Trace Register and Wholechain announced a development for the seafood industry: interoperability between two different traceability systems based on Global Dialogue on Seafood Traceability (GDST) compatibility standards. These collaborative efforts are an advance in the industry’s ability to meet regulatory compliance, including the needs of the Seafood Import Monitoring Program (SIMP) and the Food Safety Modernization Act (FSMA) Rule 204, according to the  companies. Improved traceability also helps to fulfill increasing consumer demands for end-to-end traceability.

“Interoperability is like email,” says Jayson Berryhill, cofounder of Wholechain. “You don't ask someone which email provider they use, and you aren't forced to maintain multiple email accounts so that you can send an email to each of your friends using different providers. You just send an email, and without knowing it, you see interoperability standards at work (yes, Gmail, Outlook and others use a common standard). In the seafood industry, that common standard is GDST. GDST enables suppliers to seamlessly send data to their buyers using the GDST-enabled traceability system of their choice.”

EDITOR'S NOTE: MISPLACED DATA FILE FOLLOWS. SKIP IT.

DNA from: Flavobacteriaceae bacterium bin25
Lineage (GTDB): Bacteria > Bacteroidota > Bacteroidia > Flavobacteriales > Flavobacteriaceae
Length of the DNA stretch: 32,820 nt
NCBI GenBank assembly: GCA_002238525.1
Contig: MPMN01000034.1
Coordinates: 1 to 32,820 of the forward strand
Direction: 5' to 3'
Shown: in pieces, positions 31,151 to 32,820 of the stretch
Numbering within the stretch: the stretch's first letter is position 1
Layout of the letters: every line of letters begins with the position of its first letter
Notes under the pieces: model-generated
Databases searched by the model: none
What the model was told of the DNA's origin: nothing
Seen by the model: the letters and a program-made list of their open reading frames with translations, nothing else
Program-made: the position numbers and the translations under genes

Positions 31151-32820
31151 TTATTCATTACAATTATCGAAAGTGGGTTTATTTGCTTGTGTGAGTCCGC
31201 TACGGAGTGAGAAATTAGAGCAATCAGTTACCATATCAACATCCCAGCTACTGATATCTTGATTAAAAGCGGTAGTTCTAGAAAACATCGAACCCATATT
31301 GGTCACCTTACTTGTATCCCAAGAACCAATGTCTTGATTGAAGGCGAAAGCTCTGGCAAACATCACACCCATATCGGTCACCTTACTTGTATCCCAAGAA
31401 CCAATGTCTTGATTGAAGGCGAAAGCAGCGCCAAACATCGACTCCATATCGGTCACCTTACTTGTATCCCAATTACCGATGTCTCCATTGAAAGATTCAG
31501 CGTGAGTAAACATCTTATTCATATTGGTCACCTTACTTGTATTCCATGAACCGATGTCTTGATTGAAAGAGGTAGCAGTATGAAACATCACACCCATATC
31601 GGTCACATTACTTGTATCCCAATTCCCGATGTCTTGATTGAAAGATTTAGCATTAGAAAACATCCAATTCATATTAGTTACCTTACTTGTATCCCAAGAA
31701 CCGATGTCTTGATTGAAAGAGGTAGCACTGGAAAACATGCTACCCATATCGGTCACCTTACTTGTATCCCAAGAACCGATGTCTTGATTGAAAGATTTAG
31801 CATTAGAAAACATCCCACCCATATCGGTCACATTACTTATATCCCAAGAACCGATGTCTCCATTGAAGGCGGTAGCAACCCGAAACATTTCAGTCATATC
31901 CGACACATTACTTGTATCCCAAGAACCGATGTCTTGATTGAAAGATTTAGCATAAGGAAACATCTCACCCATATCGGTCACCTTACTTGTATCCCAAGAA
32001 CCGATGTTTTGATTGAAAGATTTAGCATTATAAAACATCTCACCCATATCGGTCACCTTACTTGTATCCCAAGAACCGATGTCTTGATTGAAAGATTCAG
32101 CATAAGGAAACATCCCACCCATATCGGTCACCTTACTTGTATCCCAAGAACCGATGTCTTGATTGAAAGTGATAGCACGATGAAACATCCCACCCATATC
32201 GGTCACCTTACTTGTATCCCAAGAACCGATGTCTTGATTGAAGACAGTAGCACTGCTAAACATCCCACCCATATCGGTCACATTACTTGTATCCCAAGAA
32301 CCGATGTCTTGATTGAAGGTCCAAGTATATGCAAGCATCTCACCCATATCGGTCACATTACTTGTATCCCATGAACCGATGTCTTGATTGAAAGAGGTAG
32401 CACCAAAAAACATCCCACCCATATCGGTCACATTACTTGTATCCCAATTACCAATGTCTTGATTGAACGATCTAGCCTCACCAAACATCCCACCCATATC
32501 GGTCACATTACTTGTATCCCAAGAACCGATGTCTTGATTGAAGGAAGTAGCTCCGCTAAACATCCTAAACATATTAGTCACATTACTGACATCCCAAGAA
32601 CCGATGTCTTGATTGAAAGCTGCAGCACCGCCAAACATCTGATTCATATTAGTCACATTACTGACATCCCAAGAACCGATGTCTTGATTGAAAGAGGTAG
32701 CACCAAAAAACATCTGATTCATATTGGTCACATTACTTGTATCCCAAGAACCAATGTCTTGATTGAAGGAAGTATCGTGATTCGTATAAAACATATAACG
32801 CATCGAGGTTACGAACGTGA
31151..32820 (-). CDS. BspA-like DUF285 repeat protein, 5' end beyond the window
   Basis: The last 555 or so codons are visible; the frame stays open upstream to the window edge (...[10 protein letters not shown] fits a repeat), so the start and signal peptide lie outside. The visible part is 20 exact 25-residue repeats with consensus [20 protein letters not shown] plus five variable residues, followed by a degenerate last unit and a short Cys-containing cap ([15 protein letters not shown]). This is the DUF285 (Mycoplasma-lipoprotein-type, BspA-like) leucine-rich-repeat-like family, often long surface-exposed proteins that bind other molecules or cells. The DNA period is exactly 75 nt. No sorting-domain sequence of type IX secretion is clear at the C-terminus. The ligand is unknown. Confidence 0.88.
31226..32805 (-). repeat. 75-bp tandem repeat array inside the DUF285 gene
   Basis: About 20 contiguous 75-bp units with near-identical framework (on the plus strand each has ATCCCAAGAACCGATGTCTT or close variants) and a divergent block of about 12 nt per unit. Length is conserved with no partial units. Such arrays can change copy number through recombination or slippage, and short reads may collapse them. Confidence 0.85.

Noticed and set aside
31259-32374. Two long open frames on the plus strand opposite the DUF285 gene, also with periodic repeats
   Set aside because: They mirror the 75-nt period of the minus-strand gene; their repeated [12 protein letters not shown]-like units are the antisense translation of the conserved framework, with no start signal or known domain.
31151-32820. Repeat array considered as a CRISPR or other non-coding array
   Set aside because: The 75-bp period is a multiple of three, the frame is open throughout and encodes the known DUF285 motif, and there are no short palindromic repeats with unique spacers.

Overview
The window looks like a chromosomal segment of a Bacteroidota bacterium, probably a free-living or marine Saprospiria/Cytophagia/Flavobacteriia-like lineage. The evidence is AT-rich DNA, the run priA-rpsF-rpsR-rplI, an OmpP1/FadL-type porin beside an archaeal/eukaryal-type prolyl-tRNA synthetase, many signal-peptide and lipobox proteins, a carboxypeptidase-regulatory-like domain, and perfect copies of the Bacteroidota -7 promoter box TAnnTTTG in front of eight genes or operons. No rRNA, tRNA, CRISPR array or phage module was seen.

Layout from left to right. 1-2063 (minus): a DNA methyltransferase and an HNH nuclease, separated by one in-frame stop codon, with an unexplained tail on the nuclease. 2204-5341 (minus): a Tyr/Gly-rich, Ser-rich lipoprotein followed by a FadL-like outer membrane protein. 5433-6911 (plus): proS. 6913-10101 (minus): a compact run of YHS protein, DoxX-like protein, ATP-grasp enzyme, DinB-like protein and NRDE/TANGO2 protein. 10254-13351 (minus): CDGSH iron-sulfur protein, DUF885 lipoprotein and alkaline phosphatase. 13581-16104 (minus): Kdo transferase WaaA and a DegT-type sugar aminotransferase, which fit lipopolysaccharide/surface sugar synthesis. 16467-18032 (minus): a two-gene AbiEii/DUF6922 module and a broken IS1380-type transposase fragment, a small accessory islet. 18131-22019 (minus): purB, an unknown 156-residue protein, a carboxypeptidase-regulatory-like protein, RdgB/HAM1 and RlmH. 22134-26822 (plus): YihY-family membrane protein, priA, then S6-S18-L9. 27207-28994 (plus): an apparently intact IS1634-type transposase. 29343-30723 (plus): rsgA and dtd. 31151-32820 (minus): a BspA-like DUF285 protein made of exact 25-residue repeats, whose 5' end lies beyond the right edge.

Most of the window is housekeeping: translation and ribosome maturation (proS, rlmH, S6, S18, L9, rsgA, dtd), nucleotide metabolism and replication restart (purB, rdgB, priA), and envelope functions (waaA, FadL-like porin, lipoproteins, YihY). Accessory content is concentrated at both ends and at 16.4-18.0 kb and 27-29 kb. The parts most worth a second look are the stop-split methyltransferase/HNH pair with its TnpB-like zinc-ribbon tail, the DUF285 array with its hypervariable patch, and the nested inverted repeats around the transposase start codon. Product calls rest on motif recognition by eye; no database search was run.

Working with GDST and other industry stakeholders, Trace Register and Wholechain collaborated in the development of the standards. However, the two competitors say they have gone further by elevating efforts to implementation. They implemented an extension of GDST standards using GS1’s EPCIS capture interface to make GDST compatibility more practical between suppliers and buyers. The success of this development has led GDST to incorporate the EPCIS capture interface method as an official supplement to their standards.

The integration achieved through this collaboration facilitates a two-way exchange of information. Examples include Trace Register customers shipping to a Wholechain customer, a privately held supermarket chain in the U.S. Likewise, Wholechain customers can ship to a Trace Register client, another player in the supermarket industry. The automatic GDST data transmission eliminates the need for manual keying and safeguards against losing critical GDST data points. It also exemplifies the power of collaboration and interoperability in advancing seafood traceability.

“These collaborative efforts toward interoperability initiated by GDST mark significant progress in meeting regulatory compliance, whether SIMP or FSMA 204,” says Heath England, president of Trace Register. “Interoperability greatly reduces or even eliminates portal fatigue. When systems can seamlessly 'talk' to one another, then suppliers, producers, supermarkets and distributors can each use a system that fits them best while having confidence that they can send and receive data regardless of what system their partners are using.”